State gaming regulators on Friday indicated they would undertake a new request for proposal process to receive new bids for a Southern Tier-based casino following a personal request from Gov. Andrew Cuomo last month.

The announced was made in a joint statement from New York State Gaming Commission Chairman Mark Geran and Gaming Facility Location Board Chairman Kevin Law.

“The intent of the gaming statute was to benefit economically distressed Upstate areas experiencing high levels of unemployment,” Geran said in a statement. “Clearly, the Southern Tier meets this criterion. A process to generate new proposals focused on the Southern Tier may create an additional opportunity to identify an appropriately structured and capitalized gaming facility that could bring the region important economic development and employment.”

The board charged with awarding potentially lucrative casino licenses to casino developers last month awarded three permits to projects based in the Sullivan County, Schenectady and in the Finger Lakes community of Tyre, in Seneca County.

A meeting will be held Jan. 13 in New York City to discuss the issue.

Law, the casino siting board chairman, said the board will not be re-opening the process to the other regions of the state.

“Nevertheless, we are willing to entertain the Governor’s request to issue a new Request for Application for this region, given the recommendation of Lago in the Finger Lakes region could encourage proposals from new applicants in the Southern Tier region. However, the Board will not consider opening up either the Catskills/Hudson Valley Region or the Capital Region to additional Applications,” Law said in his statement.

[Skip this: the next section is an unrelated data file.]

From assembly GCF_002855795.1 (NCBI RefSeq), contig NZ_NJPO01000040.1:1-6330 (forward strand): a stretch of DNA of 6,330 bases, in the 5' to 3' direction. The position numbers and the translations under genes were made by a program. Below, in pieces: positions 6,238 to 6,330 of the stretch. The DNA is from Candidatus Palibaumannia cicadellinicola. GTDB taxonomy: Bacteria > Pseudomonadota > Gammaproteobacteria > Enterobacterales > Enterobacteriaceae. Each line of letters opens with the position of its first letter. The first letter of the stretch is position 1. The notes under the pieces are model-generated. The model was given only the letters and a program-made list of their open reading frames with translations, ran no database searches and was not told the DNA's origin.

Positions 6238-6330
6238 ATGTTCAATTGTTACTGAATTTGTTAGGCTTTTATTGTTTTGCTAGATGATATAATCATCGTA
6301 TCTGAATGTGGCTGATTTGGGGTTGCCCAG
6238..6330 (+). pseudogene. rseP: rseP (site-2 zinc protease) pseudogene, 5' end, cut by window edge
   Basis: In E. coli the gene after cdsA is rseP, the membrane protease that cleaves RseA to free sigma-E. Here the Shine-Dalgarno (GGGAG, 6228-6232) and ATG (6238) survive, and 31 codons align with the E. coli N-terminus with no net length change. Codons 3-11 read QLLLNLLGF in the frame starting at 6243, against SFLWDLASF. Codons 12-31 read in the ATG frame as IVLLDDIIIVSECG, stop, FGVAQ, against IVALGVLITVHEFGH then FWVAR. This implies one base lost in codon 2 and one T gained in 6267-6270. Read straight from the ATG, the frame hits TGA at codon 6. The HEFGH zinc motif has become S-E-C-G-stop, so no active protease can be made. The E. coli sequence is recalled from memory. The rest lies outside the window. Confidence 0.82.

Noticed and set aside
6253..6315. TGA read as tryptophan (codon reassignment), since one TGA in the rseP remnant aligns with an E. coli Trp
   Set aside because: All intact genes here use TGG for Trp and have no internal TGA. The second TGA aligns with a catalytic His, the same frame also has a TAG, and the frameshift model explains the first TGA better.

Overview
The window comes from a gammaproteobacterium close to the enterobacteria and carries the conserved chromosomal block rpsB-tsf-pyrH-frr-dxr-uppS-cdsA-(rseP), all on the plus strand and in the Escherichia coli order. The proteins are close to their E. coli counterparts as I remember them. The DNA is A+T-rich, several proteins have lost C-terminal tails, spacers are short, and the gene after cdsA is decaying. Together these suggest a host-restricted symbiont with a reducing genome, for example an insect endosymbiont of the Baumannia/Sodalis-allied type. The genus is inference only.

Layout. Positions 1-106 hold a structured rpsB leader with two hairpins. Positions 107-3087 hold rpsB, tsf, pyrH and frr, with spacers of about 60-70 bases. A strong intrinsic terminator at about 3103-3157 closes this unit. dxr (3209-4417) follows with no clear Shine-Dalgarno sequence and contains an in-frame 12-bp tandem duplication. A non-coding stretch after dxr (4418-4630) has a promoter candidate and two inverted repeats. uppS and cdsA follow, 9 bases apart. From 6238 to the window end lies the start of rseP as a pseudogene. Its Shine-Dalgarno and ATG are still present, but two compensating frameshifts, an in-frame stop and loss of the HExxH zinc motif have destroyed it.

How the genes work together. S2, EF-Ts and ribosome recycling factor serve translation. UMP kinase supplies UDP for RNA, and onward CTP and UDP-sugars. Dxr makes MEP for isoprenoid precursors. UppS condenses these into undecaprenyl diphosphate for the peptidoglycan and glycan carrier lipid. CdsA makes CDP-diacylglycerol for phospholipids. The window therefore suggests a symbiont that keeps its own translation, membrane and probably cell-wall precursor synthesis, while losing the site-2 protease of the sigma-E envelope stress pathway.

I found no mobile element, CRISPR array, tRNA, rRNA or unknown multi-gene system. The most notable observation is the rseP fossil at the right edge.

Casino board members declined to issue a fourth casino permit last month, noting the northeast casino market was nearing a saturation point that could have harmed the commercial casino development effort underway.

But the announcement of which bids won casino permits came the same day Gov. Andrew Cuomo’s administration announced it would put a ban on high-volume hydrofracking in place early this year.

The controversial natural gas extraction process had been considered a potential economic boon for upstate New York, especially the jobs-starved Southern Tier.

The announcement on hydrofracking, paired with Southern Tier-based projects being shut out, was seen as a serious morale blow to the region, with the Binghamton Press and Sun summing up the day with the word “NO” on its front page.

Sen. Tom Libous, a Republican who has a friendly public relationship with Cuomo, asked that the fourth permit be awarded to a Binghamton-area project.

Days after the announcement, Cuomo — who had stressed he was playing no role in the casino siting project — wrote to gaming regulators asking that they re-open the RFP process and consider a Southern Tier-based casino with the still available fourth license.

The move to reconsider the Southern Tier as a location for casino development still raises a number of questions, including the scope of Cuomo’s role in making the recommendation in the area.

At the same time, the question of whether yet another casino in upstate New York would be feasible in the Binghamton area given the proximity of both the Finger Lakes project and the plans by the Oneida Indian Nation to construct a “Wizard of Oz” themed-casino announced last year.